Wednesday, 7 November 2012
Jon's writing has won him numerous prizes and accolades, including the prestigious Scott Prize the direct result of which is his first collection of short – and very short – fiction, Dot Dash, published this week by Salt Publishing, publishers of the 2012 Man Booker finalist The Lighthouse, by Alison Moore.
His work has appeared in a bewildering number of publications, worldwide, and been performed on stage and on BBC Radio. Jon achieved further success last year with his first full-length fiction book, Mrs Darcy versus The Aliens, published by Proxima Books.
ItttL: Hi, Jon, and welcome back to ItttL. Congratulations on your Scott Prize win, and on the publication of Dot Dash. How does it feel to share a publisher with a Man Booker Prize finalist?
Jon: Wonderful! Although… obviously I’m really pleased for Salt and for Alison Moore (and “The Lighthouse” is a bloody marvellous book, by the way), but it’s actually quite unsettling to feel that you’ve hung around in the same playground as her, because you can’t help wondering if you should maybe be raising your aim a little too. And that way madness lies.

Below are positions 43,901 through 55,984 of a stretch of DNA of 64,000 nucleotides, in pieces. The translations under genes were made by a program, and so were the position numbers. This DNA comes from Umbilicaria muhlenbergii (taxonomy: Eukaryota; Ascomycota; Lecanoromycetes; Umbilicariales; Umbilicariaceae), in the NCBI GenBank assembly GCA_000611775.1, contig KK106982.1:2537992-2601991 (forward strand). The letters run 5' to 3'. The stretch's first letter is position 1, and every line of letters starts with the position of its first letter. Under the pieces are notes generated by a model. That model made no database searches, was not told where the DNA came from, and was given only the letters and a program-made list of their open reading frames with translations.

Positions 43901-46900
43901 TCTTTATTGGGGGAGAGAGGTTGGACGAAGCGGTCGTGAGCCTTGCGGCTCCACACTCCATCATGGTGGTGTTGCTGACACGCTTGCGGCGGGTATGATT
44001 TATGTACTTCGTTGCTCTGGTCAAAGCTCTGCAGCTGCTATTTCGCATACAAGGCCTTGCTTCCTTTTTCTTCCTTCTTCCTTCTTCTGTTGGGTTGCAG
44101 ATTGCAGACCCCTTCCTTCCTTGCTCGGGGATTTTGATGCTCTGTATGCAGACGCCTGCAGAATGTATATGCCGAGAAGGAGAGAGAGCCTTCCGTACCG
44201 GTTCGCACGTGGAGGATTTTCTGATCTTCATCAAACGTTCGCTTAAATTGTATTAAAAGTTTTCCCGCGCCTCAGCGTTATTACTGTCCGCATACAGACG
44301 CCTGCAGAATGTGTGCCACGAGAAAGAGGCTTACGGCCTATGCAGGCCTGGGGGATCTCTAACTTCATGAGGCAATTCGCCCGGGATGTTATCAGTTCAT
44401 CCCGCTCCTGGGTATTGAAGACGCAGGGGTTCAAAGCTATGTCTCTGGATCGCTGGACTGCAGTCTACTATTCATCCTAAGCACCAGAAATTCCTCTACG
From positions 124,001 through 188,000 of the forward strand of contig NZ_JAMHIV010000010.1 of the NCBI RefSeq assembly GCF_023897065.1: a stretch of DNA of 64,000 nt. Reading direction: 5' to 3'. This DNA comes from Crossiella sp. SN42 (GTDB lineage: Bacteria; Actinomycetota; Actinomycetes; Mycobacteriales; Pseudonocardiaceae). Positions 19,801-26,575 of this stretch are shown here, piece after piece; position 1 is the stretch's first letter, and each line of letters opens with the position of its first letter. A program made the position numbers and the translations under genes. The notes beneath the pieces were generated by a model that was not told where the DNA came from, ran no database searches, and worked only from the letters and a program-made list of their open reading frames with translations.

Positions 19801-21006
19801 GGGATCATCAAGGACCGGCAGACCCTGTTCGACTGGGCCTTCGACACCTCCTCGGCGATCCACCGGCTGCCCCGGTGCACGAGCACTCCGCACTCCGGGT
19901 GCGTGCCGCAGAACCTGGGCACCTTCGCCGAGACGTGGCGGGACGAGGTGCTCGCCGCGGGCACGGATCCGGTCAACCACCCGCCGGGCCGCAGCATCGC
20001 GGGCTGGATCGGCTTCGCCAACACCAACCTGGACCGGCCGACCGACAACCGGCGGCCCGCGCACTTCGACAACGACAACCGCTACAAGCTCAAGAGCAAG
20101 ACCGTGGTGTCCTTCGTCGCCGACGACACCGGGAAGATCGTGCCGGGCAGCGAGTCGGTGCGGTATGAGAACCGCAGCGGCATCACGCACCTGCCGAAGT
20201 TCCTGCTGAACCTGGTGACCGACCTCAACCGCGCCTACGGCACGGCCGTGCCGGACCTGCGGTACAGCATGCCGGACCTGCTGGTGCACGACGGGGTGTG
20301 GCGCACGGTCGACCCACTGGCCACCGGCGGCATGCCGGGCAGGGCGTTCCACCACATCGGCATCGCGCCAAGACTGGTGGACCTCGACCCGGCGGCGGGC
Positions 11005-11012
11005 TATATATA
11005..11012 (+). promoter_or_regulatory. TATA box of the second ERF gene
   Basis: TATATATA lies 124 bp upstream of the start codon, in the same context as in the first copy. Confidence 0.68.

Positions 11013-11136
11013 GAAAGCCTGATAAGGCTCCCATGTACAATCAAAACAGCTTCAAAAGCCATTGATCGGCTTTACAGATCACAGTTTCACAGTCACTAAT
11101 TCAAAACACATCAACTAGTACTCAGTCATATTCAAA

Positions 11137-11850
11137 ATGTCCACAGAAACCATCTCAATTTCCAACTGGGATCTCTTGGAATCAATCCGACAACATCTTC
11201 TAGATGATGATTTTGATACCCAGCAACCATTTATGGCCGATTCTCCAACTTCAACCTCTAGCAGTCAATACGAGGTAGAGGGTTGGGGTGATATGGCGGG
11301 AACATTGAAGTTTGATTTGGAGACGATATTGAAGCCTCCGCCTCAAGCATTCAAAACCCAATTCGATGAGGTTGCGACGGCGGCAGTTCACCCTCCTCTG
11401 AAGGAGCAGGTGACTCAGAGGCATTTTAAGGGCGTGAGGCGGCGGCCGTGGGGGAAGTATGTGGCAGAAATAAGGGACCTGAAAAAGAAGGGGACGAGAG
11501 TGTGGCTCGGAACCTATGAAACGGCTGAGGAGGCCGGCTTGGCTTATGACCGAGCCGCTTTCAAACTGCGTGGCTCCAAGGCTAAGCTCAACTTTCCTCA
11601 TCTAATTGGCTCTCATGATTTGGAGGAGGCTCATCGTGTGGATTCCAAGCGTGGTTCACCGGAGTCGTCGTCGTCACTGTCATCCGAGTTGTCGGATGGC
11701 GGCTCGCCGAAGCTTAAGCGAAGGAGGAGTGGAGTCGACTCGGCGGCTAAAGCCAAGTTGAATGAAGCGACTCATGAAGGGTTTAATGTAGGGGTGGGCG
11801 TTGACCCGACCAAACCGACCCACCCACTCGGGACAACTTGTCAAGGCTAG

ItttL: Given that Dot Dash is your first collection, what is the current title-count of the short fiction you've written to date? I suspect the answer is a high number, so how did you decide what to include, and what to leave out?
Jon: I’m not actually sure, but it’s probably in three figures by now. The decision process was actually quite simple. For the longer pieces, I started off by going through everything I had that had won a prize or had got some kind of mention and put them in. Then I went through the ones that had been published somewhere and picked the ones that seemed to me to be the strongest. For the shorter ones, the process was a lot simpler, because there were only just enough that had previously been published. In fact, I think I may have thrown in a couple of unpublished ones to make up the numbers.
ItttL: Dot-dash represents the letter "A" in Morse code. "C" got Tom McCarthy shortlisted for the Man Booker prize in 2010, did that fact influence your choice of title, or was there some other reason? (He asks with a sly wink).
Jon: Ha. We’re back to the Booker, aren’t we? No, “C” had nothing to do with it! I wanted to do something different from the usual “XXX and Other Stories” thing, and the slightly unusual structure of the collection lent itself to “Dot Dash”. Also, I’m a big fan of the band Wire, especially their song of the same name. If I ever get allowed to publish another collection, I’d really love to continue the theme by calling it “Dip Flash”.
ItttL: My copy of Dot Dash arrived last weekend; so I'm still buzzing with the amazing variety of work it contains in no fewer than 58 separate pieces. What would you say is the main trigger/inspiration for you when you start writing a piece of short fiction?